Will Self-Driving Cars Change the Rules of the Road?

Google claims computer-navigated cars are safer than human-driven ones, but they pose a flood of new legal questions

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Karen Bleier / AFP / Getty Images

A Google self-driving car maneuvers through the streets of Washington, D.C., on May 14, 2012

Not long ago, self-driving cars seemed like science fiction. But Google is now operating so-called autonomous cars in California and Nevada, and last week at the annual Consumer Electronics Show in Las Vegas, Toyota and Audi unveiled prototypes for self-driving cars to sell to ordinary car buyers. (Google co-founder Sergey Brin said last year he expects his company to have them ready for the general public within five years.) In a report backing self-driving cars, the consulting firm KPMG and the Center for Automotive Research recently predicted that driving is “on the brink of a new technological revolution.”

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But as the momentum for self-driving cars grows, one question is getting little attention: Should they even be legal? And if they are, how will the laws of driving have to adapt? All our rules about driving — from who pays for a speeding ticket to who is liable for a crash — are based on having a human behind the wheel. That is going to have to change.

There are some compelling reasons to support self-driving cars. Regular cars are inefficient: the average commuter spends 250 hours a year behind the wheel. They are dangerous. Car crashes are a leading cause of death for Americans ages 4 to 34 and cost some $300 billion a year. Google and other supporters believe that self-driving cars can make driving more efficient and safer by eliminating distracted driving and other human error. Google’s self-driving cars have cameras on the top to look around them and computers to do the driving. Their safety record is impressive so far. In the first 300,000 miles, Google reported that its cars had not had a single accident. Last August, one got into a minor fender bender, but Google said it occurred while someone was manually driving it.

After heavy lobbying and campaign contributions, Google persuaded California and Nevada to enact laws legalizing self-driving cars. The California law breezed through the state legislature — it passed 37-0 in the senate and 74-2 in the assembly — and other states could soon follow. The Alliance of Automobile Manufacturers, which represents big carmakers like GM and Toyota, opposed the California law, fearing it would make it too easy for carmakers and individuals to modify cars to self-drive without the careful protections built in by Google.

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That is a reasonable concern. If we are going to have self-driving cars, the technical specifications should be quite precise. Just because your neighbor Jeb is able to jerry-rig his car to drive itself using an old PC and some fishing tackle, that does not mean he should be allowed to.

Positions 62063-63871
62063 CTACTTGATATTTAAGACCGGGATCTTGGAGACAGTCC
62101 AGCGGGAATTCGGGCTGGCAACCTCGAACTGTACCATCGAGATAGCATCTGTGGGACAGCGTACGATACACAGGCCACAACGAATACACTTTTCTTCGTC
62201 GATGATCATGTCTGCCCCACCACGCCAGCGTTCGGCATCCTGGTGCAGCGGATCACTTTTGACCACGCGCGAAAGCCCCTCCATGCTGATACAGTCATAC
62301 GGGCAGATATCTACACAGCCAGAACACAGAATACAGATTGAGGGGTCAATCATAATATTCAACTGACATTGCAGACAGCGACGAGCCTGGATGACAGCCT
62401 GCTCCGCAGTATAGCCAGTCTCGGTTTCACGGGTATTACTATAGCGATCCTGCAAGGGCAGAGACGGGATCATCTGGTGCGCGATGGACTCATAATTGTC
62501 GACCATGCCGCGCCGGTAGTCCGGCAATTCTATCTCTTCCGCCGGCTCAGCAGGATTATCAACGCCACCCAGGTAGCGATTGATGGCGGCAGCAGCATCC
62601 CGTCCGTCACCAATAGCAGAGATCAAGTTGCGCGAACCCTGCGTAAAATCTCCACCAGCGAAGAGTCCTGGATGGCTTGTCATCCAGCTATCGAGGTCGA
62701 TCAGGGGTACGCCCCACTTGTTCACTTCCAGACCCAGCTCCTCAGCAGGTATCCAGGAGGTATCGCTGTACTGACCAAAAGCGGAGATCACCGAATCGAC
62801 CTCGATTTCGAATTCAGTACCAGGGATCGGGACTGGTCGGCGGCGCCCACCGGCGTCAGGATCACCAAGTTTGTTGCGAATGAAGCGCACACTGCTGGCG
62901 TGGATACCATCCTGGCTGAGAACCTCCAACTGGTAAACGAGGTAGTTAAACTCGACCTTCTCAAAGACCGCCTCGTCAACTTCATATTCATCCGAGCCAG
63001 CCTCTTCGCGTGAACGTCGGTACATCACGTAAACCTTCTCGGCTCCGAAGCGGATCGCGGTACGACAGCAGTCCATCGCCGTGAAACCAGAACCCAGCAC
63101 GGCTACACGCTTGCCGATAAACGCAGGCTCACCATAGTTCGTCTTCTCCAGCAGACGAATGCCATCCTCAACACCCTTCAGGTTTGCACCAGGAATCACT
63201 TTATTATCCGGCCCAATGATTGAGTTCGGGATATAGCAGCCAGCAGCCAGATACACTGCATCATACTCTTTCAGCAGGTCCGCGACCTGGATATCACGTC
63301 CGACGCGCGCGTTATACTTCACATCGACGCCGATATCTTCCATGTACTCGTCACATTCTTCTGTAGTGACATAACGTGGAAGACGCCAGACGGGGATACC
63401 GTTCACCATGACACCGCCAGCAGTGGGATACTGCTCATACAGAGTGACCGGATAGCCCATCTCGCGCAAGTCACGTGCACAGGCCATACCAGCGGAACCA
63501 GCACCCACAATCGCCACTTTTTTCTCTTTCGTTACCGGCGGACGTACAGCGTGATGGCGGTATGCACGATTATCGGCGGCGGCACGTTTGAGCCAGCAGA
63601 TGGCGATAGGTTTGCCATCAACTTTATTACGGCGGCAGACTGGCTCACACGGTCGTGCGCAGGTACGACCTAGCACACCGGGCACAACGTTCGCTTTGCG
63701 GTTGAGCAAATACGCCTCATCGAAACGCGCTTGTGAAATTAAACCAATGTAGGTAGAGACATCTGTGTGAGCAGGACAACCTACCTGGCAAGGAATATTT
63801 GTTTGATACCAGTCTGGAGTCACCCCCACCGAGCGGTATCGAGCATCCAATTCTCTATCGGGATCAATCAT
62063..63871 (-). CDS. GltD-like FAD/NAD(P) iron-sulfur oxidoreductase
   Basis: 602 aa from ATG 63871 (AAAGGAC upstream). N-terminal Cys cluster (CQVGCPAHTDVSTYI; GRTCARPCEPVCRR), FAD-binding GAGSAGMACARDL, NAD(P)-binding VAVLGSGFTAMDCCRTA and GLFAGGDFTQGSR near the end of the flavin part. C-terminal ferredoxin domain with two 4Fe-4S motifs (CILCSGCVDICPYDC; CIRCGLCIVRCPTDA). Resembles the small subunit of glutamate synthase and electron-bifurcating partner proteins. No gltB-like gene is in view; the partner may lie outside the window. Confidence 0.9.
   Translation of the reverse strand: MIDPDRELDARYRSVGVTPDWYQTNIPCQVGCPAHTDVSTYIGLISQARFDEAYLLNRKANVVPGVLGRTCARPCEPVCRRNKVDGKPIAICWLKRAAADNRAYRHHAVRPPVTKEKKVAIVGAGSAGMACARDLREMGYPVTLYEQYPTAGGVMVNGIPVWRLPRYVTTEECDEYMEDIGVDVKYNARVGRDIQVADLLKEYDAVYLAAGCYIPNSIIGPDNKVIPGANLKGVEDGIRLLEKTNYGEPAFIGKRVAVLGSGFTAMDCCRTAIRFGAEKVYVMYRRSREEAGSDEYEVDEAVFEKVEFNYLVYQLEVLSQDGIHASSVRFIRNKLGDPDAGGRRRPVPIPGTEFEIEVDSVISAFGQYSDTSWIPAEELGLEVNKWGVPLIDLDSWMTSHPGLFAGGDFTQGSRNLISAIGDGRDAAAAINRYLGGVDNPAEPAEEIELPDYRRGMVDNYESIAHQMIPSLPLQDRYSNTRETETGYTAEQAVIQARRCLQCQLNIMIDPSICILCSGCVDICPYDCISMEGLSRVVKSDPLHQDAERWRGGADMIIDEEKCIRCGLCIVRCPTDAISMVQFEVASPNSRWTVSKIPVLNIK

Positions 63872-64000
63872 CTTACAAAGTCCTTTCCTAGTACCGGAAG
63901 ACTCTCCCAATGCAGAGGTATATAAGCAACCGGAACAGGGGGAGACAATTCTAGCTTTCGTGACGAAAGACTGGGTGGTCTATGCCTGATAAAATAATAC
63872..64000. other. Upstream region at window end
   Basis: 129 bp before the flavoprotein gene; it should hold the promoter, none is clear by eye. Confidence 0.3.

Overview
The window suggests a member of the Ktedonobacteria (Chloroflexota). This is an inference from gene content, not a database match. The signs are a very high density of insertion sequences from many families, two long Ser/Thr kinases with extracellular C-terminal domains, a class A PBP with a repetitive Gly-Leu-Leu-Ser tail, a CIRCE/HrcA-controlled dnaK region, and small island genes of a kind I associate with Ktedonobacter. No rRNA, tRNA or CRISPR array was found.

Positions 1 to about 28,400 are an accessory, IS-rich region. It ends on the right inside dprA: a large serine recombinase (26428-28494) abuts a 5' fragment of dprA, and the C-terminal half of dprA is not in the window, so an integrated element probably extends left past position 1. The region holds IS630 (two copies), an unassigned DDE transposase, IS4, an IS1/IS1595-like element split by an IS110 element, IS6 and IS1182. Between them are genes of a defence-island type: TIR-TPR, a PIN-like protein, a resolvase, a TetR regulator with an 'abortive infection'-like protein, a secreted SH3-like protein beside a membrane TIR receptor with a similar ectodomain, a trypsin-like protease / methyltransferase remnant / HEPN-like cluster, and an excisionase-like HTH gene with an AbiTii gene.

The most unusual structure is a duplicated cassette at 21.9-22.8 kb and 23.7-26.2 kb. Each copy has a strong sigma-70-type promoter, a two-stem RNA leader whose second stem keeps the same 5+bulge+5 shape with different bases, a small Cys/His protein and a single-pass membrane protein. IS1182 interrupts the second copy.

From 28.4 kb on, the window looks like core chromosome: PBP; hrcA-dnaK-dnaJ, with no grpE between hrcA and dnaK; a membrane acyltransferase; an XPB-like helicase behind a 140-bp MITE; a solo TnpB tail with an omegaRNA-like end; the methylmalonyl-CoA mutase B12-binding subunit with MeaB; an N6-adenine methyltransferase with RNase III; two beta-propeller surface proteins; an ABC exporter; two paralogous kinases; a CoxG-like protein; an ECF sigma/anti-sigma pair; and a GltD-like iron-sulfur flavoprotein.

As self-driving cars become more common, there will be a flood of new legal questions. If a self-driving car gets into an accident, the human who is “co-piloting” may not be fully at fault — he may even be an injured party. Whom should someone hit by a self-driving car be able to sue? The human in the self-driving car or the car’s manufacturer? New laws will have to be written to sort all this out.

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How involved — and how careful — are we going to expect the human co-pilot to be? As a Stanford Law School report asks, “Must the ‘drivers’ remain vigilant, their hands on the wheel and their eyes on the road? If not, what are they allowed to do inside or outside, the vehicle?” Can the human in the car drink? Text-message? Read a book? Not surprisingly, the insurance industry is particularly concerned and would like things to move slowly. Insurance companies say all the rules of car insurance may need to be rewritten, with less of the liability put on those operating cars and more on those who manufacture them.

At the signing ceremony for California’s self-driving-car law, Governor Jerry Brown was asked who is responsible when a self-driving car runs a red light. He answered: “I don’t know — whoever owns the car, I would think. But we will work that out. That will be the easiest thing to work out.” Google’s Brin joked, “Self-driving cars don’t run red lights.”

Neither answer is sufficient. Self-driving cars should be legal — and they are likely to start showing up faster and in greater numbers than people expect. But if that is the case, we need to start thinking about the legal questions now. Given the high stakes involved in putting self-guided, self-propelled, high-speed vehicles on the road, “we will work that out” is not good enough.